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The sleeping child outplays the adult's capacity to convert implicit into explicit knowledge

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When sleep followed implicit training on a motor sequence, children showed greater gains in explicit sequence knowledge after sleep than adults. This greater explicit knowledge in children was linked to their higher sleep slow-wave activity and to stronger hippocampal activation at explicit knowledge retrieval. Our data indicate the superiority of children in extracting invariant features from complex environments, possibly as a result of enhanced reprocessing of hippocampal memory representations during slow-wave sleep.

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Figure 1: Experimental procedure, explicit sequence knowledge at retrieval testing, and sleep.
Figure 2: SWA during post-training sleep and BOLD signal responses during retrieval of explicit knowledge.

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  • 03 March 2013

    In the version of this article initially published online, author names Björn Rasch and Christian Büchel were misspelled Bjöern Rasch and Christian Büechel. The error has been corrected for the print, PDF and HTML versions of this article.


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The authors are grateful to S. Diekelmann, S. Groch, T. Ole Bergmann, K. Mueller, K. Wendt, T. Kraemer, H. Neumeyer, M. Menz, A. Marschner, G. Feld and D. McMakin for technical support and helpful discussions. This study was supported by the Deutsche Forschungsgemeinschaft (SFB 654 'Plasticity and Sleep').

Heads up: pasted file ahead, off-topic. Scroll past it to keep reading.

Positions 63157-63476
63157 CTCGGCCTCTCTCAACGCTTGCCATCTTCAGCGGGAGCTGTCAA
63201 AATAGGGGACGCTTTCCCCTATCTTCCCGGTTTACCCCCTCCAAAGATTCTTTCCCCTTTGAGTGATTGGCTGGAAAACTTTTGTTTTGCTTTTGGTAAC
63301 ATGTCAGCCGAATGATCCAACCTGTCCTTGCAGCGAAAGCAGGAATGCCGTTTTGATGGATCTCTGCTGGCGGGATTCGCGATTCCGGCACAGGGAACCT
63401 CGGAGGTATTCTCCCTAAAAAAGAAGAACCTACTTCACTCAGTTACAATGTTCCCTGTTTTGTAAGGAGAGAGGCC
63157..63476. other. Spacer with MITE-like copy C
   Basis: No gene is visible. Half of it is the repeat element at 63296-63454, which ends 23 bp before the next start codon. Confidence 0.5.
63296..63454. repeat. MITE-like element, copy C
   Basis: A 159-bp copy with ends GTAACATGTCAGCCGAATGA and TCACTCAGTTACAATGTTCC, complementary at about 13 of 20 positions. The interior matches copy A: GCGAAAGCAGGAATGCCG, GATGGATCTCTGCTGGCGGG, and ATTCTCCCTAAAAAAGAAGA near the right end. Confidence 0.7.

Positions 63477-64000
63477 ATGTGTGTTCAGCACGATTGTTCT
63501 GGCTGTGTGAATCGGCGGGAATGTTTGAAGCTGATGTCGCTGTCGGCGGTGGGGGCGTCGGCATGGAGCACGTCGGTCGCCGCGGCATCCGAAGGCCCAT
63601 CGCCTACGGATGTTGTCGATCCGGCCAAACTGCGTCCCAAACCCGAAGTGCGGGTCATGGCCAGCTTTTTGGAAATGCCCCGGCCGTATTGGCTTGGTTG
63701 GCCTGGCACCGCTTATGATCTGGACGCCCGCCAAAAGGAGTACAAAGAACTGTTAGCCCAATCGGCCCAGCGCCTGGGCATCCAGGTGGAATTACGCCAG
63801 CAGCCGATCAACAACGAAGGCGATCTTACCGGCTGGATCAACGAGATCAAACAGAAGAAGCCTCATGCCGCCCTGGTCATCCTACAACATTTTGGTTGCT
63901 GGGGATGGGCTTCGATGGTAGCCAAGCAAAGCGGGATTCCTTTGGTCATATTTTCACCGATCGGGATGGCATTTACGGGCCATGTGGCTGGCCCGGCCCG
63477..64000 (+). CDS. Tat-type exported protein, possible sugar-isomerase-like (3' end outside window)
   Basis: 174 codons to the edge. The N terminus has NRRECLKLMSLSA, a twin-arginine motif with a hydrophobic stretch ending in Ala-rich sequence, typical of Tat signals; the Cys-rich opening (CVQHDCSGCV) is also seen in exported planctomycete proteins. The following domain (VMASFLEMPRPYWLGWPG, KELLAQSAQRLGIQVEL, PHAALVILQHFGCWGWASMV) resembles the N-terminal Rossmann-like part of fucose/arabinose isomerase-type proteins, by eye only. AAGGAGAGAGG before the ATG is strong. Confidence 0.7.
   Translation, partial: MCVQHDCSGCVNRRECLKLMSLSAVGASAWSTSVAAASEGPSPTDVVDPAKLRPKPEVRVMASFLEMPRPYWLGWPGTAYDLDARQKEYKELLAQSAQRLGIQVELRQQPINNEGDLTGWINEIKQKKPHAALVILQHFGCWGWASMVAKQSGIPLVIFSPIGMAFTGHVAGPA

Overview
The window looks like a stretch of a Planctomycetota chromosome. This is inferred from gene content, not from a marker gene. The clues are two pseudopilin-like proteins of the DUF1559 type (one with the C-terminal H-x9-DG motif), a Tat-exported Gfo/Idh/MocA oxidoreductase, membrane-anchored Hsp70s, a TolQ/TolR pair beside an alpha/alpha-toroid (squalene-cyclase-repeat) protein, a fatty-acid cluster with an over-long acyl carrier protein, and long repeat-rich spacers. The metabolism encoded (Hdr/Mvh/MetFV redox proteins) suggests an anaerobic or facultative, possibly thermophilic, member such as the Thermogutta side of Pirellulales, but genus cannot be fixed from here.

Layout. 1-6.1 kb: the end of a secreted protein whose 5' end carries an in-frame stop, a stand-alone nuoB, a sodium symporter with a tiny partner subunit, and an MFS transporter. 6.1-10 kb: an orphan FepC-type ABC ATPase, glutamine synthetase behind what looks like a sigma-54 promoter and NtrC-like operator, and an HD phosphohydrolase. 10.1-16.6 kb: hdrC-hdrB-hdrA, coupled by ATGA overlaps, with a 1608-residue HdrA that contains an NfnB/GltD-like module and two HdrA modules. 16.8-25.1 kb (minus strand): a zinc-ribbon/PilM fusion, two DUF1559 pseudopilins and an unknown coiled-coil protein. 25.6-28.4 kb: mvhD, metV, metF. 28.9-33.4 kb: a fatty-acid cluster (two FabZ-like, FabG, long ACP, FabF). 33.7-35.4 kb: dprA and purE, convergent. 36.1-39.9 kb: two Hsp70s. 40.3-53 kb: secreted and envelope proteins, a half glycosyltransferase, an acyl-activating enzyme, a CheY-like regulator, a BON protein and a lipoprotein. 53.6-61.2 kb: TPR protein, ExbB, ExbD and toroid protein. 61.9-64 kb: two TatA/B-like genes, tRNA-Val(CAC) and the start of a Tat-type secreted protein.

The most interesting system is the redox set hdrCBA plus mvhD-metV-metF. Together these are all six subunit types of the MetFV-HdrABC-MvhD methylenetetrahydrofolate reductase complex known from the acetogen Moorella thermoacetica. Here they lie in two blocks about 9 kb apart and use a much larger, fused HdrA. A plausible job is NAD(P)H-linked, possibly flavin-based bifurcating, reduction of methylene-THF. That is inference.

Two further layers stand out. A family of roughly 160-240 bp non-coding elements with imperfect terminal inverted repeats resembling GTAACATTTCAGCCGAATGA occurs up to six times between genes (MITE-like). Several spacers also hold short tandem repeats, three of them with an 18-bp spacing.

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I.W. and K.I.I. conducted the experiments. I.W., B.R., M.R., J.B. and C.B. designed the experiments and analyzed the data. I.W., J.B. and C.B. wrote the paper.

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Correspondence to Ines Wilhelm or Jan Born.

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The authors declare no competing financial interests.

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Wilhelm, I., Rose, M., Imhof, K. et al. The sleeping child outplays the adult's capacity to convert implicit into explicit knowledge. Nat Neurosci 16, 391–393 (2013).

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